I don't understand your question either, but my response is to the question in the title. Oxygen has low saturation in blood plasma, so humans require hemoglobin to serve as a transport protein. Oxygen must bind reversibly, otherwise it gets stuck to hemoglobin.
Humans actually have two proteins, hemoglobin and myoglobin. Hemoglobin (HbA) circulates in the blood, whereas myoglobin is in the muscles. Myoglobin (Mb) has a higher affinity for oxygen than hemoglobin (see image). This makes sense, because the hemoglobin in the blood must unload oxygen at the muscles, and myoglobin must bind it. Hemoglobin's affinity for oxygen is regulated by 2,3-BPG, pH, and [CO2] to ensure that it can unload oxygen at tissues.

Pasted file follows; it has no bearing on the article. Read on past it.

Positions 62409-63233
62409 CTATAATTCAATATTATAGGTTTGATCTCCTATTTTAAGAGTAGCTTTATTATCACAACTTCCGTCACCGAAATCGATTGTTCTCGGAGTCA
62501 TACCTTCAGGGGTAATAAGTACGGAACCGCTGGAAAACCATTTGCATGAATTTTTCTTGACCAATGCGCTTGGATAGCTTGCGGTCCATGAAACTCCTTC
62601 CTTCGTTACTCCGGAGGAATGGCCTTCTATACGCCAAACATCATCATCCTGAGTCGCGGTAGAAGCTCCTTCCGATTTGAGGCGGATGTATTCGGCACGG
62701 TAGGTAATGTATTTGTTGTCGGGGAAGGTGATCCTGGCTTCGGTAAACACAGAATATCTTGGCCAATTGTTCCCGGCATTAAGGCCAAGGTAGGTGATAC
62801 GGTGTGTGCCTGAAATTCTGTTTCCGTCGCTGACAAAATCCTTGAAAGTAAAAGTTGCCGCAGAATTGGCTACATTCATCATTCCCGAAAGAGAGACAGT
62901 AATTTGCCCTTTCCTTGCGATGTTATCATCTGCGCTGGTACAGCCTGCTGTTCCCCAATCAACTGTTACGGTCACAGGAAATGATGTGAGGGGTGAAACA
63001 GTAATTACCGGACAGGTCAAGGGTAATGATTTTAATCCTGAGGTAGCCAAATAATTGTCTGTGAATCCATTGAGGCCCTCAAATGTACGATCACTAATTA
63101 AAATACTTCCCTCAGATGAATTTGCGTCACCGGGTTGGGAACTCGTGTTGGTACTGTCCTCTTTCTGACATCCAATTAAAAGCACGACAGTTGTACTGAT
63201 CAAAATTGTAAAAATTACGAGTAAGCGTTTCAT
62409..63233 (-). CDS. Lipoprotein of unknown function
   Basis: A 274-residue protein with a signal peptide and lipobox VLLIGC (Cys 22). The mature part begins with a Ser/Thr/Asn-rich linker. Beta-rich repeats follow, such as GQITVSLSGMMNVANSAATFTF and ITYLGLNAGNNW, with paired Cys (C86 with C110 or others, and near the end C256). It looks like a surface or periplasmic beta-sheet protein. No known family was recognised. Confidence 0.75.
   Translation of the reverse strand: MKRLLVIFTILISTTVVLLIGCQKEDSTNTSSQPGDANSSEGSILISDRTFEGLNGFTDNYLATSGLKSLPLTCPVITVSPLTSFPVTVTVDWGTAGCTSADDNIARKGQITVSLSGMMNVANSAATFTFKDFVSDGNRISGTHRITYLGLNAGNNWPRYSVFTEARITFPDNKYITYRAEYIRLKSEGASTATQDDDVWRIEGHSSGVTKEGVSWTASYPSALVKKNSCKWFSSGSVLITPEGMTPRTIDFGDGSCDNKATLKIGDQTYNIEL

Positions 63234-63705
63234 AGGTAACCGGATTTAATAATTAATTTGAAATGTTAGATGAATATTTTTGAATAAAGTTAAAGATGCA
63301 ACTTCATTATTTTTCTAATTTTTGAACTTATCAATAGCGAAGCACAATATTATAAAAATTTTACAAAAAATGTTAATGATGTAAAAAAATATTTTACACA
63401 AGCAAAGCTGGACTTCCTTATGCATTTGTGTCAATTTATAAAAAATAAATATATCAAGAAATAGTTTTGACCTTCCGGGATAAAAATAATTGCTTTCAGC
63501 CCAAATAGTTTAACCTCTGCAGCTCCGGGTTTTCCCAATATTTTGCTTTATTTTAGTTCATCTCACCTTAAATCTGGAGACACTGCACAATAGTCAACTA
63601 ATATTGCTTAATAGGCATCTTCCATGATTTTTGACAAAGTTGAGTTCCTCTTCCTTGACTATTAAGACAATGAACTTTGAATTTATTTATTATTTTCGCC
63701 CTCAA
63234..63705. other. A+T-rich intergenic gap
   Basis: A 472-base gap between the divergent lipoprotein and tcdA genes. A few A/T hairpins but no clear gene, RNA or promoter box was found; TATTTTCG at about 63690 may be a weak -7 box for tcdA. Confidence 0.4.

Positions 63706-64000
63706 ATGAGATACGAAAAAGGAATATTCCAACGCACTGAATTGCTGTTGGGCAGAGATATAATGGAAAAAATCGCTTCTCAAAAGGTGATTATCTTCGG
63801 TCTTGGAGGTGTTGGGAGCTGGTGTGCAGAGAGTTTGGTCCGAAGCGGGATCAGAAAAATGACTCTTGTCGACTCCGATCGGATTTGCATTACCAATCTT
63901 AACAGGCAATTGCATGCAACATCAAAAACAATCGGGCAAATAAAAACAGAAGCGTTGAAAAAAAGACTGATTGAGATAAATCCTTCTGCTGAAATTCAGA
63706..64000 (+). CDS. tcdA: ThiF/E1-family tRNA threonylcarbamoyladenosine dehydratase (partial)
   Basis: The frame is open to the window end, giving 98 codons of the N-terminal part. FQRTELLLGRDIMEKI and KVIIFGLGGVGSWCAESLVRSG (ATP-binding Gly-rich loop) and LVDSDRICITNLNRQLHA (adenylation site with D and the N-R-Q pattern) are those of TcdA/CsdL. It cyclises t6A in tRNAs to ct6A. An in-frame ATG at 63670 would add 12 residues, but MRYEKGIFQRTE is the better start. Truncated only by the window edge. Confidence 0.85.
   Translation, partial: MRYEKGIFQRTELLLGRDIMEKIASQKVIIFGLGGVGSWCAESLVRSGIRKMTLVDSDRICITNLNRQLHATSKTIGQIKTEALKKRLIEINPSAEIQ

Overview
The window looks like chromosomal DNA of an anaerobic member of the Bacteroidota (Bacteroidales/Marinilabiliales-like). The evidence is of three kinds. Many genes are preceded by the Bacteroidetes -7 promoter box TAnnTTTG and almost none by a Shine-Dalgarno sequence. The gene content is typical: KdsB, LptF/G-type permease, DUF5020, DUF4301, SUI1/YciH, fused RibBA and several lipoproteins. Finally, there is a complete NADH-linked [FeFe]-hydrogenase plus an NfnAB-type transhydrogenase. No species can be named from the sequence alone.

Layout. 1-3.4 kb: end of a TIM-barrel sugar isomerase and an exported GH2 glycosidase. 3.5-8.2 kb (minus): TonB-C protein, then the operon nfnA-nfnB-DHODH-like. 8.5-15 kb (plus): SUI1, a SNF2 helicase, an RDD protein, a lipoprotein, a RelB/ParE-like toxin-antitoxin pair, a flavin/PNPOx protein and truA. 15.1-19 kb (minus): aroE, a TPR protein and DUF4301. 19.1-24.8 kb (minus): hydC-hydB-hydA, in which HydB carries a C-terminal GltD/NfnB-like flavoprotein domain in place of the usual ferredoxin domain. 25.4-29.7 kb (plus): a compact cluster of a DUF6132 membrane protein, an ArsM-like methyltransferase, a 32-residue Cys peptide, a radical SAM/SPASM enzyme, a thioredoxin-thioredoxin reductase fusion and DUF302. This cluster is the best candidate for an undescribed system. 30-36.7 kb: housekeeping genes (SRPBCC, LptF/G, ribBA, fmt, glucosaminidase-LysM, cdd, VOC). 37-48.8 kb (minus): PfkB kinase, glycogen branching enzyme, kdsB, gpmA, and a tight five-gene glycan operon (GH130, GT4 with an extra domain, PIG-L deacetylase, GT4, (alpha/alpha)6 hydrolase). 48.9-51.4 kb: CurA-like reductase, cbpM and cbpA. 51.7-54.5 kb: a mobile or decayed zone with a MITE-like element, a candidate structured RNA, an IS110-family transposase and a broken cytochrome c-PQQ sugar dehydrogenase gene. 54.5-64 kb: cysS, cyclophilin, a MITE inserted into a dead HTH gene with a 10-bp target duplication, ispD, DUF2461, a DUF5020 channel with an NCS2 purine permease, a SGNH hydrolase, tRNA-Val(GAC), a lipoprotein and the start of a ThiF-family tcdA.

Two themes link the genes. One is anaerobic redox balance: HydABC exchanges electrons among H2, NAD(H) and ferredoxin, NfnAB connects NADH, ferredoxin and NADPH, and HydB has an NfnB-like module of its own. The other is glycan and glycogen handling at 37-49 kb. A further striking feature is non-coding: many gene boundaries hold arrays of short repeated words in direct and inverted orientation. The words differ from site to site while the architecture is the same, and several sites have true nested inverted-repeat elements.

(Curves to the left have higher affinity, meaning that they have a higher oxygen saturation for the same partial pressure of oxygen.)
Furthermore, humans have several types of hemoglobin. Fetal hemoglobin (HbF) has a higher affinity for oxygen than regular hemoglobin, ensuring that the fetus obtains the oxygen that it needs from the maternal blood.